As Controlled Substance Use Rises in Medicare, Prolific Prescribers Face More Scrutiny
by Charles Ornstein and Ryann Grochowski Jones ProPublica, Dec. 15, 2014, 12 p.m.
Despite a national crackdown on prescription drug abuse, doctors churned out an ever-larger number of prescriptions for the most-potent controlled substances to Medicare patients, new data shows.
In addition, ProPublica found, the most prolific prescribers of such drugs as oxycodone, fentanyl, morphine and Ritalin often have worrisome records.
In 2012, the most recent year for which data is available, Medicare covered nearly 27 million prescriptions for powerful narcotic painkillers and stimulants with the highest potential for abuse and dependence. That’s up 9 percent over 2011, compared to a 5 percent increase in Medicare prescriptions overall. Even taking into account an increase in the number of Medicare enrollees, the prescribing rate rose slightly for these drugs, which are classified as Schedule 2 controlled substances by the Drug Enforcement Administration.
Twelve of Medicare’s top 20 prescribers of Schedule 2 drugs in 2012 have faced disciplinary actions by their state medical boards or criminal charges related to their medical practices, and another had documents seized from his office by federal agents.
The No. 1 prescriber 2014 Dr. Shelinder Aggarwal of Huntsville, Ala., with more than 14,000 Schedule 2 prescriptions in 2012 2014 had his controlled substances certificate suspended by the state medical board in March 2013. He surrendered his medical license four months later. (Aggarwal could not be reached for comment.)
Prescribing high volumes of Schedule 2 drugs can indicate a doctor is running a pill mill, said Dr. Andrew Kolodny, chief medical officer of Phoenix House, a New York-based drug treatment provider. Government regulators should do more to monitor prescribing patterns and intervene proactively if they appear aberrant, he said.
“We wait ’til these doctors kill people,” said Kolodny, founder of Physicians for Responsible Opioid Prescribing, which advocates for tighter regulation of painkillers. “It doesn’t make any sense.”
Medicare’s drug program, known as Part D, now covers about 38 million seniors and disabled people and pays for more than one of every four prescriptions dispensed in this country. Concerns about oversight of controlled substances date back to at least 2011, when the Government Accountability Office highlighted abuse of opioids in Part D and called on Medicare to take action.
Within the past year, Medicare has started to use prescribing data to identify potentially problematic doctors, as have some state medical boards. Beginning in mid-2015, Medicare will have the authority to kick doctors out of the program if they prescribe in abusive ways.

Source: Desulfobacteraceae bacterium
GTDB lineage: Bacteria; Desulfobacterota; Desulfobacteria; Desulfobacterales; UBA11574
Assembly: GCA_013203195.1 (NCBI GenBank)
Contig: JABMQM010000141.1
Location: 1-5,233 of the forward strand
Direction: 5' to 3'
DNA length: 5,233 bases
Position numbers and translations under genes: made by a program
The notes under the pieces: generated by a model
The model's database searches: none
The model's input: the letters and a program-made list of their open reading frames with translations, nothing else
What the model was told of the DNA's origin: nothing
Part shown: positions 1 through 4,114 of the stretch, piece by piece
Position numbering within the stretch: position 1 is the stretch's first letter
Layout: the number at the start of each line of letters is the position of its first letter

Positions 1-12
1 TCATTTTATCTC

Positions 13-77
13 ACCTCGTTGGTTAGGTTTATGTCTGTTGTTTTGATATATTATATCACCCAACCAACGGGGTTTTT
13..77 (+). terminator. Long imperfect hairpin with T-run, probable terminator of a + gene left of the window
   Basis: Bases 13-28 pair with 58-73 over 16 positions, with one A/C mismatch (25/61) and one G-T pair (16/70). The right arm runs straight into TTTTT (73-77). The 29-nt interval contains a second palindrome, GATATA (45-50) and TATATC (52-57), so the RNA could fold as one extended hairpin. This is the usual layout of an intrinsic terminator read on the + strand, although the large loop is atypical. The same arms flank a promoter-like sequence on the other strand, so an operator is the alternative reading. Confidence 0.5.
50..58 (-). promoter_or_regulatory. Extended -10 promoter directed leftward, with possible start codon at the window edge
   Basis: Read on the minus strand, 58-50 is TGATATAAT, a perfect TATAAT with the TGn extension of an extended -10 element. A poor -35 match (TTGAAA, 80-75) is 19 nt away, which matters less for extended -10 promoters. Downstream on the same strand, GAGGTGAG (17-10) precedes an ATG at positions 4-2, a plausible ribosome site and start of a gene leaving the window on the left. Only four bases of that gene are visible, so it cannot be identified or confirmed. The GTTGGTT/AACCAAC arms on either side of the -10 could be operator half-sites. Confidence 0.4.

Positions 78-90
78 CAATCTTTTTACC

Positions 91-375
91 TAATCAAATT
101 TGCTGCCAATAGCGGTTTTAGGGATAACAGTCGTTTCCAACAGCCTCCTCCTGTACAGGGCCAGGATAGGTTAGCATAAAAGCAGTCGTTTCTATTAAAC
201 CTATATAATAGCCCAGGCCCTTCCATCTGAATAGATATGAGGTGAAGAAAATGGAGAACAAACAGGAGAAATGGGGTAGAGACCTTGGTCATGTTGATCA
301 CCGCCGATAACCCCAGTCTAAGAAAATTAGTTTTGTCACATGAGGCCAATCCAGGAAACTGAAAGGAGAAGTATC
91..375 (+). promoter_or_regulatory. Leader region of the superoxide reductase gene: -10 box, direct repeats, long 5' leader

“It’s a real area of concern for us,” said Dr. Shantanu Agrawal, director of the Center for Program Integrity within the federal Centers for Medicare and Medicaid Services.
The 2012 data shows the upward trend line for prescriptions of controlled substances before these initiatives took hold.
The DEA classifies certain potent drugs based on their potential for abuse and sets limits on prescribing for each group. Drugs classified as Schedule 2 require written prescriptions and cannot be refilled. (Doctors may give patients up to a 90-day supply by writing additional prescriptions during a visit.) Prescriptions for Schedule 3 drugs, which are somewhat less addictive, can be phoned in and refilled up to five times.
The DEA says it does not have the resources to track physicians’ prescribing, and instead focuses on drug distribution. So it falls mostly to state medical boards, Medicare and law enforcement agencies to make sure doctors follow the rules for controlled substances. And they have typically relied on complaints, rather than data analysis, to trigger investigations.
ProPublica reported in 2013 that Medicare did not proactively analyze its prescribing data or take action against providers whose patterns were troubling, even if they had been charged with Medicare fraud or kicked out of state Medicaid programs. Most of Medicare’s top prescribers of Oxycontin in 2010 had legal or disciplinary actions filed against them; nonetheless, many retained the ability to prescribe in Part D, as of May 2013.
Shelinder Aggarwal’s Medicare prescribing history had plenty of red flags. The pain medicine specialist has consistently shown up in Medicare’s data as a top prescriber of narcotics. By 2012, the year before he stopped practicing, more than 80 percent of his Medicare patients received at least one prescription for a Schedule 2 drug, in many cases oxycodone. On average, all Alabama doctors in Aggarwal’s specialty issued prescriptions for Schedule 2 drugs to just 38 percent of their patients.